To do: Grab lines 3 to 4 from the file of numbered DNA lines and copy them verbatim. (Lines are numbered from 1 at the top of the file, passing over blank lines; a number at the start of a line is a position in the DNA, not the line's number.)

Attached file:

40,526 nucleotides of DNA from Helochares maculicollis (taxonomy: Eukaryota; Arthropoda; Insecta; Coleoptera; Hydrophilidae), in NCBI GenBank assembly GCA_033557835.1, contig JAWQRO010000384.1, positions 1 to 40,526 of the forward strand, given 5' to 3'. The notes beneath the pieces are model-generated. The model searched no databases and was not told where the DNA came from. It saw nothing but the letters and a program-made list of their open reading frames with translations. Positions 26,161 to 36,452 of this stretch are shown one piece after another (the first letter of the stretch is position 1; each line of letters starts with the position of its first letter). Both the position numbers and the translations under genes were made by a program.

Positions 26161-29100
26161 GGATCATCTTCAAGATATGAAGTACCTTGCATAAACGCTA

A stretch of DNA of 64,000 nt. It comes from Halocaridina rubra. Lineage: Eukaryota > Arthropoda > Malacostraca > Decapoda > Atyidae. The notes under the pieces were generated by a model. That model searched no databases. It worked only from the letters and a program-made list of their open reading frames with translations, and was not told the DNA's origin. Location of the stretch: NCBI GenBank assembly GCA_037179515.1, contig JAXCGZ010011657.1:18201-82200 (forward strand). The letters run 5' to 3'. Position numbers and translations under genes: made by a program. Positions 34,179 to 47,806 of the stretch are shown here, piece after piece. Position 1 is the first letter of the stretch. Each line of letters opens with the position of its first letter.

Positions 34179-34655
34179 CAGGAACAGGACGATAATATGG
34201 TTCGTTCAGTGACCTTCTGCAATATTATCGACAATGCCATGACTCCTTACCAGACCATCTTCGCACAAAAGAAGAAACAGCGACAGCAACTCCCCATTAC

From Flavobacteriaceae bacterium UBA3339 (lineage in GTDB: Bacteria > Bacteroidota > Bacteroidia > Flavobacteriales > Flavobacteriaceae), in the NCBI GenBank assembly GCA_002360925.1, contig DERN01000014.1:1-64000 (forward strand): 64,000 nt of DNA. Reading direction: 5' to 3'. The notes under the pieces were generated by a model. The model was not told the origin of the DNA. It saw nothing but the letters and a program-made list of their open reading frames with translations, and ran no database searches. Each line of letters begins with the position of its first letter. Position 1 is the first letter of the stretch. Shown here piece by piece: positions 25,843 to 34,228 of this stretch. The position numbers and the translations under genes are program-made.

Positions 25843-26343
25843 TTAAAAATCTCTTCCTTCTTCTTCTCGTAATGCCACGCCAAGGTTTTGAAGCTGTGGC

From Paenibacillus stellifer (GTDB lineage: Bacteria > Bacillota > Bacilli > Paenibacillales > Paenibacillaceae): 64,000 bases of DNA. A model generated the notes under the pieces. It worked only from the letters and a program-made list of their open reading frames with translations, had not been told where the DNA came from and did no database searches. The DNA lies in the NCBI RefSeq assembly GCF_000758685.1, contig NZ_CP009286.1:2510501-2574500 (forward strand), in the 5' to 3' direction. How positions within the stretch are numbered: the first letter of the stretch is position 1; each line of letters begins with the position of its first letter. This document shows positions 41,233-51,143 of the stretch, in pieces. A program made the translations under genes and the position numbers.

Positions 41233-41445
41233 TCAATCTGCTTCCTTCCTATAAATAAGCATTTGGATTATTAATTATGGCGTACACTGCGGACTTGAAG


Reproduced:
26161 GGATCATCTTCAAGATATGAAGTACCTTGCATAAACGCTA

A stretch of DNA of 64,000 nt. It comes from Halocaridina rubra. Lineage: Eukaryota > Arthropoda > Malacostraca > Decapoda > Atyidae. The notes under the pieces were generated by a model. That model searched no databases. It worked only from the letters and a program-made list of their open reading frames with translations, and was not told the DNA's origin. Location of the stretch: NCBI GenBank assembly GCA_037179515.1, contig JAXCGZ010011657.1:18201-82200 (forward strand). The letters run 5' to 3'. Position numbers and translations under genes: made by a program. Positions 34,179 to 47,806 of the stretch are shown here, piece after piece. Position 1 is the first letter of the stretch. Each line of letters opens with the position of its first letter.